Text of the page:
My son’s drug use began with Adderall in college and escalated to new heights as I watched him become skinny, aloof, and sharp. I imagined my 20 year old slipping away and I felt compelled to save him.
“You’ve become addicted. You’re not well.” I said to him, attempting to open a conversation.
“Mom, I’m fine. There’s nothing wrong with me,” he snapped.
“Well, as soon as you admit the truth, the better,” I insisted, turning my back on him and leaving the room.
During the weeks and months I spent waiting for my son to realize he had a problem, I morphed into a mom-doctor. He alone was the object of my medical analysis as a hug became a sniff test, an attempted conversation hijacked by pupil and skin checks.
Our once-close relationship turned distant and acrimonious while all around us, youth we knew from our immediate neighborhood were dying from accidental opiate overdose. Every parent I spoke with admitted, “I didn’t know he was suffering. It was so difficult to talk to him.” I couldn’t bear hearing from another parent who, with words of love unspoken, lost a child to this epidemic. Re-connecting with my son became my top priority, although I had no idea how.
So I reached out to a young friend in recovery. We discussed his past, including his life-threatening substance use. Pain, insecurity, and a host of other internal struggles were at the root of his addiction. Through more candid conversations, I began to recognize my son was similar - sensitive yet tough, handsome yet insecure, close to family yet masterfully manipulative. My son was not an object to be studied, but a young man in a struggle for his life, as this young man had also been. I lowered my guard, inch by inch.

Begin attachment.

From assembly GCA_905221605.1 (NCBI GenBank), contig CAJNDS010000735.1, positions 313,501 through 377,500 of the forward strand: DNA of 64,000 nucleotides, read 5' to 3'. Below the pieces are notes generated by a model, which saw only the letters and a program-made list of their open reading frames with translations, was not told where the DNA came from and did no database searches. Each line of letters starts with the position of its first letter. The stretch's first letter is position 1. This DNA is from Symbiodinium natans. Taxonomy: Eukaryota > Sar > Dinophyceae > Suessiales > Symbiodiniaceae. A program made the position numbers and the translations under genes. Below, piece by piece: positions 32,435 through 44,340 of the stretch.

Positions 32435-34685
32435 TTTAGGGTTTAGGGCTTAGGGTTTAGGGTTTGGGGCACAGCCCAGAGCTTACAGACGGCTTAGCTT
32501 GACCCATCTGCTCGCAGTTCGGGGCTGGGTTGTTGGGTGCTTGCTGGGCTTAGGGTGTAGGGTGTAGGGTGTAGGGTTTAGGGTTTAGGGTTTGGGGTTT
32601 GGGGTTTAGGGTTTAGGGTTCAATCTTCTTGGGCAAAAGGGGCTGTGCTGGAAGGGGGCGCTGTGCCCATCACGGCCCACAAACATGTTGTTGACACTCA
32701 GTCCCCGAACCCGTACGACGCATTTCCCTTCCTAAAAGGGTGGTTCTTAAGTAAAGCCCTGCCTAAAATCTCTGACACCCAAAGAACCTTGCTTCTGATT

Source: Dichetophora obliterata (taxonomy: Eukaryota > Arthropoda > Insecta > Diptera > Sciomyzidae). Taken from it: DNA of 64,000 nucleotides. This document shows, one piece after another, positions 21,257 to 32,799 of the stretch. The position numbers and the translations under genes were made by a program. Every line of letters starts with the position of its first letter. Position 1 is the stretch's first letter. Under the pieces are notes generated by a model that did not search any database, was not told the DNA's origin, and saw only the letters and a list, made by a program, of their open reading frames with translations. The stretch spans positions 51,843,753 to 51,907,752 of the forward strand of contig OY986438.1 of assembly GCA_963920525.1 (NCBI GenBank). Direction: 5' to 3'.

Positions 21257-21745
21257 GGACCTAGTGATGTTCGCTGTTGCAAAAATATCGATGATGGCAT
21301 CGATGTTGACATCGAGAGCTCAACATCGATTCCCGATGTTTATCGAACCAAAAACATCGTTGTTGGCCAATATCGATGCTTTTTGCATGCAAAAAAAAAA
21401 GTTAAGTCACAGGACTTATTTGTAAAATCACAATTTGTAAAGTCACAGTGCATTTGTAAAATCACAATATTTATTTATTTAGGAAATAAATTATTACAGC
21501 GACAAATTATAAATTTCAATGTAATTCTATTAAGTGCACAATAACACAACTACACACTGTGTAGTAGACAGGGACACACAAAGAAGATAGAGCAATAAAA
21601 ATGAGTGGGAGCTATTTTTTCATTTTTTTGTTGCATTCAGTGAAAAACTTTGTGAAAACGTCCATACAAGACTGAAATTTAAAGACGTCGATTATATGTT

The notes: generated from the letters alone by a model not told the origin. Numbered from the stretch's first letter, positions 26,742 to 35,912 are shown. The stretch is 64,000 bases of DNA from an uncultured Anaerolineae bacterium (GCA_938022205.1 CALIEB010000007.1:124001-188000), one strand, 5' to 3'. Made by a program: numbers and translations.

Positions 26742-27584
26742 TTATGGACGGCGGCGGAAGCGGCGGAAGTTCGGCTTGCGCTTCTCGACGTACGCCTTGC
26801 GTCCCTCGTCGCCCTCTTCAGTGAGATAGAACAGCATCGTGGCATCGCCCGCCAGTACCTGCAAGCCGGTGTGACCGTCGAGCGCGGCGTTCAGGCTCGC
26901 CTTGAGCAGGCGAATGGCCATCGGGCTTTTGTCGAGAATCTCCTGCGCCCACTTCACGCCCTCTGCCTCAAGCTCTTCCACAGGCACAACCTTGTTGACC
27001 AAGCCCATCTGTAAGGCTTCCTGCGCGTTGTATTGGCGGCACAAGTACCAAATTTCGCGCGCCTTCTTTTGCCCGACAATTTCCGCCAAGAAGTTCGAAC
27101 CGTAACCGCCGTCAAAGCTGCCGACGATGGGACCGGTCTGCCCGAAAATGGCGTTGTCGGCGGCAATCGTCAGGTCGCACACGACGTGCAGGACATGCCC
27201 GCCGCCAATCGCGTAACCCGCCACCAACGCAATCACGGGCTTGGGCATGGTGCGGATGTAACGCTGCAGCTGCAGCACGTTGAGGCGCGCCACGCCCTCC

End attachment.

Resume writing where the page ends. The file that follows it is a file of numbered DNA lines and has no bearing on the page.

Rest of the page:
Our hugs became real. I made boundaries that he respected. Every time he left my house, I was sure to tell him I loved him. “I love you too, Mom” he’d say. Through talking and learning from this young role model in recovery, I noticed myself gently rekindling a relationship with my son, even though he was still using substances.
Then, I wondered...could dialogues with youth in recovery help other parents reconnect with their own children? I hosted facilitated dialogues between these two groups and people showed up. Parents asked hard questions, youth in recovery gave honest answers. These kids defied labels--many had tattoos, many didn’t. Some clean cut, others grungy. One was an Orthodox Jew, another a Born Again Christian. Yet, they unanimously revealed many similar feelings of isolation, loneliness, fear and shame that haunted them during their active addictions. And they all admitted deep love and gratitude for their families.
I watched parents’ faces soften as they listened, and engaged. I watched them experience aha moments which they took home, eager to begin new conversations with their own struggling children. I watched change happen as compassion for themselves and their kids was born.